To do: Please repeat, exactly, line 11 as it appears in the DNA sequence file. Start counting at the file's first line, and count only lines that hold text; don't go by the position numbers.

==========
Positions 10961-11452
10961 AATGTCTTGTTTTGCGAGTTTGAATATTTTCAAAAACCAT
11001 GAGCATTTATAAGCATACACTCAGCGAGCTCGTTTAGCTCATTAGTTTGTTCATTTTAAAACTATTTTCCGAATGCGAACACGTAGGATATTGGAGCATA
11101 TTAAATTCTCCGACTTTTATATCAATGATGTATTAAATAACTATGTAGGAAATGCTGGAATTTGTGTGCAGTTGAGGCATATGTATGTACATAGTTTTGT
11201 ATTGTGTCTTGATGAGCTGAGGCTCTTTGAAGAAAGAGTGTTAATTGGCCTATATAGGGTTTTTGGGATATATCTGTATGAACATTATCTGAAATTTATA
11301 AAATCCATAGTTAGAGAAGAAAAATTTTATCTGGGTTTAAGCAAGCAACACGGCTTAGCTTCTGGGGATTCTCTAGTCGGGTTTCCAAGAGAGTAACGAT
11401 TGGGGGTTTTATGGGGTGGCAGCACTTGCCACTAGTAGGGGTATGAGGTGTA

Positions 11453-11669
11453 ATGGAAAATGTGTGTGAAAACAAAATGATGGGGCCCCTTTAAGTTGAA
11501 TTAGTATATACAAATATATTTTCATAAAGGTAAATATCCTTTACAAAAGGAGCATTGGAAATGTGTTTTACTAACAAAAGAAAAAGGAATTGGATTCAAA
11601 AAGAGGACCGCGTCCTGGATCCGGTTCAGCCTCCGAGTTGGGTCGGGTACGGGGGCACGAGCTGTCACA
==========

11601 AAGAGGACCGCGTCCTGGATCCGGTTCAGCCTCCGAGTTGGGTCGGGTACGGGGGCACGAGCTGTCACA